In the effort to help students stay organized by subject, teachers often ask them to keep pocket folders in their binders. These help keep homework, tests, and teacher notes (hopefully the good kind!) straight and neat.
If you aren’t a teacher, you might be amazed at how many excuses students can come up with to get out of their seats and wander the classroom. (Then again, you’re a parent, so you might have a clue.) Give them one less excuse by supplying small staplers — one each for school, home and your spare stash.
We love these PackIt lunch bags for at-school snacks and healthy lunches that stay nice and cold until lunchtime. At night, simply fold them up and stick them in the freezer. Pack lunches in the morning without worrying about food getting warm. Wipe the bags out with a sanitizing wipe, and they’re ready for the next day.
Finally, your scholar needs a heavy-duty backpack. Like binders, this backpack will be put through the ringer. (Just stand anywhere on a school campus and watch what backpacks endure.) They’re swung around the body and head by the strap; used to playfully hit their friends; thrown across the blacktop on the way to the tetherball court; used as a “safe” spot for tag; sat on; used as an umbrella; and sometimes, even tossed on roofs and into trees. Invest in quality on this one.
We might call them “extras,” but more and more schools recommend them.
Let’s start with planners. You already know that students can always use help with planning and staying organized. Many schools provide planners or offer them for sale. Take advantage of them: They’re sanity-savers for you and your student. A basic one such as this academic planner will help your student keep track of homework, tests and important dates. If it only came with someone to remind them to actually write things down, it would be perfect.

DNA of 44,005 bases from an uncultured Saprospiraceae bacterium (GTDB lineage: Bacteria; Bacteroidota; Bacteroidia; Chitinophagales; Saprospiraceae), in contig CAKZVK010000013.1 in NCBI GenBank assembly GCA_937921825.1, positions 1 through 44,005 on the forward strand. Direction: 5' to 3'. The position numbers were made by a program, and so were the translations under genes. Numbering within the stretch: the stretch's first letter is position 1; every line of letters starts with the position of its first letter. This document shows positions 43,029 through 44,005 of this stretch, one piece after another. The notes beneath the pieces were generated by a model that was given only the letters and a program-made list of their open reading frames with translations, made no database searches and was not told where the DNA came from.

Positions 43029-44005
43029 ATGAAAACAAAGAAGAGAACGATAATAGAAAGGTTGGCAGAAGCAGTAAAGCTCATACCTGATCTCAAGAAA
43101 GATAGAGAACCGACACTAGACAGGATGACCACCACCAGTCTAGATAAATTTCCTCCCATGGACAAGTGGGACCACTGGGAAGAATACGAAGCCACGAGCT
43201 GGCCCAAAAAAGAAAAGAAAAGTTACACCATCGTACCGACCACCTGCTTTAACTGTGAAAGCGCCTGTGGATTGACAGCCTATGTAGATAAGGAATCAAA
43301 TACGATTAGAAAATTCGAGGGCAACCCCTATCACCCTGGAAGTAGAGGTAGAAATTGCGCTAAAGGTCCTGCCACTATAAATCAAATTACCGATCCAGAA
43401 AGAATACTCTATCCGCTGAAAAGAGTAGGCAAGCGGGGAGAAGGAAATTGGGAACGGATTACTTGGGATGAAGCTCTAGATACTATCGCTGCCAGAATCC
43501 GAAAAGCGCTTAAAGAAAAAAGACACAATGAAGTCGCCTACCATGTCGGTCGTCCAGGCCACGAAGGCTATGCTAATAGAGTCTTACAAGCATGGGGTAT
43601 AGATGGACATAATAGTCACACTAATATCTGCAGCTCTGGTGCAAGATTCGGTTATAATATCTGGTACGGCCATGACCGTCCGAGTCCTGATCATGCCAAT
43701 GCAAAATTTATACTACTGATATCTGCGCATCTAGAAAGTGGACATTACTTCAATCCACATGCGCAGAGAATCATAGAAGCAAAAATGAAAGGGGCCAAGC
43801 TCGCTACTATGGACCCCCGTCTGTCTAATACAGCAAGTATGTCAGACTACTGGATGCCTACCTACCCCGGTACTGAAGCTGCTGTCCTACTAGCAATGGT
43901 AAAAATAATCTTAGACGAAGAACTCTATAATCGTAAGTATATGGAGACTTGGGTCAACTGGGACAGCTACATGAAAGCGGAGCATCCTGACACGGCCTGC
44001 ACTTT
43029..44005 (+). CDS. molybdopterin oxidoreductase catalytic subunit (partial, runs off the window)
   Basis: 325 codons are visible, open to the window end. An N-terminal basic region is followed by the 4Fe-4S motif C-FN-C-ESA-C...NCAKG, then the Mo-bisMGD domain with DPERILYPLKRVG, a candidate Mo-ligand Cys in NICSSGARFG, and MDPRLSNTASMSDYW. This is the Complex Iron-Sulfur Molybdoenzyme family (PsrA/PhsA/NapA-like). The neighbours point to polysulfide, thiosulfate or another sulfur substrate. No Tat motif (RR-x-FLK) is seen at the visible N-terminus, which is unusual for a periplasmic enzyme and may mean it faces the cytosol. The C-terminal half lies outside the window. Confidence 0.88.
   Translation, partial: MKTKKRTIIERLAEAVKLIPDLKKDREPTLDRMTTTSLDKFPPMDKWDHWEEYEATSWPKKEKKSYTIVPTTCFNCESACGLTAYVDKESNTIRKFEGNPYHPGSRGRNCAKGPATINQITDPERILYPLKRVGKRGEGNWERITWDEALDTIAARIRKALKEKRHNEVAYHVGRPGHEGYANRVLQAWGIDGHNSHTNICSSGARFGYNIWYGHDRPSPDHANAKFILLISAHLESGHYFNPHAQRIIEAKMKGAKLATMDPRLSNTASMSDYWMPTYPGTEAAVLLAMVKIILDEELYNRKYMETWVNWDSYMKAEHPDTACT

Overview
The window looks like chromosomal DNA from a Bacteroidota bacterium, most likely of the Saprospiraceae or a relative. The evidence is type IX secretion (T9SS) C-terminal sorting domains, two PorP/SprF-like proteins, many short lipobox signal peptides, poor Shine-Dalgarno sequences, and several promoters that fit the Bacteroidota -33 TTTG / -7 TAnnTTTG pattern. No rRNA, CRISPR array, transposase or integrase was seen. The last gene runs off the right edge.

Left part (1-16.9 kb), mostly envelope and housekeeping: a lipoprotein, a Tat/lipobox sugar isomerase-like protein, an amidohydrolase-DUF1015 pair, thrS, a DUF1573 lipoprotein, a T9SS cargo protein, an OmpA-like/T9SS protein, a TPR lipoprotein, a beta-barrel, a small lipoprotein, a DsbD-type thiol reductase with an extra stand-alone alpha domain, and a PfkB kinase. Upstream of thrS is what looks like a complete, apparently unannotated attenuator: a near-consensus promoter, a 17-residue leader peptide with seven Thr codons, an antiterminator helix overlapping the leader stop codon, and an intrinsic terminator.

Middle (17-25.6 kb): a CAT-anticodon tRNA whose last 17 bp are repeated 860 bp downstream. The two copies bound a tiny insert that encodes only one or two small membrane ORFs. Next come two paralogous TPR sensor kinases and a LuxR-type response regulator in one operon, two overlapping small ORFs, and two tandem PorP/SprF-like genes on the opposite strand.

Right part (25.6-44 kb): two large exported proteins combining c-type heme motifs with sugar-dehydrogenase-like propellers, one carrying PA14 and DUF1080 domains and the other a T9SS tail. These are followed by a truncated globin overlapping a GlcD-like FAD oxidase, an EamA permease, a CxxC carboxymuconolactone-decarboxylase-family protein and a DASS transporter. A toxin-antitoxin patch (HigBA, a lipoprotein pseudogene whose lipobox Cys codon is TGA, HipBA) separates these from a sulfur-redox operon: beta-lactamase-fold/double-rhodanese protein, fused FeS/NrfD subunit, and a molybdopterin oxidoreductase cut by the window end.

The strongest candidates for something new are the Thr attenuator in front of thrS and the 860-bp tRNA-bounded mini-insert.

With the use of technology on the rise, your child likely spends a lot of time on electronic devices. Many of the programs and apps kids use are geared toward individual work, and headphones keep them from disturbing those around them. Many schools provide some for students to use, but students must share them. Avoid the “ick” factor of rarely cleaned, shared headphones, and send these simple headphones or basic earbuds to school with your student.
Post-it notes and Post-it flags help kids mark text in books, jot down quick notes as they read, and make “to do” lists. Be prepared: These things are addicting!
By the time your budding mathematician gets to middle school, she’ll need a scientific calculator to help her with her homework. You will, too, when you help her with homework.
Kids of all ages are walking germ and dirt magnets. Whether playing on the playground equipment, hunting for worms in the dirt, doing cartwheels in the grass, or sneezing into their hands, they need help staying clean — and teachers need help with kid-cleaning supplies. Forget the “Best Teacher” mugs or drugstore candy: Teachers appreciate sanitizing supplies for gifts:
Sneezes are like yawns: highly contagious. A classroom of students can empty a brand-new tissue box in one day. Consider supplying your child’s teacher with extra tissue each month or so.
Classrooms often run out of antibacterial soap. Some extra bottles to set at the classroom sink would sure help with dirty hands after recess, before lunch, after crafts, after sneezing — really, all day long.
Speaking of washing up, many classrooms lack sinks for hand washing altogether. An extra supply of sanitizing wipes and bottles of hand sanitizer are like gold to a teacher.
Last but not least, desks get covered in dirt, pencil markings, dried glue and other unidentified substances but don’t always get washed as often as they should. Teachers need a good supply of cleaning wipes to get through the school year.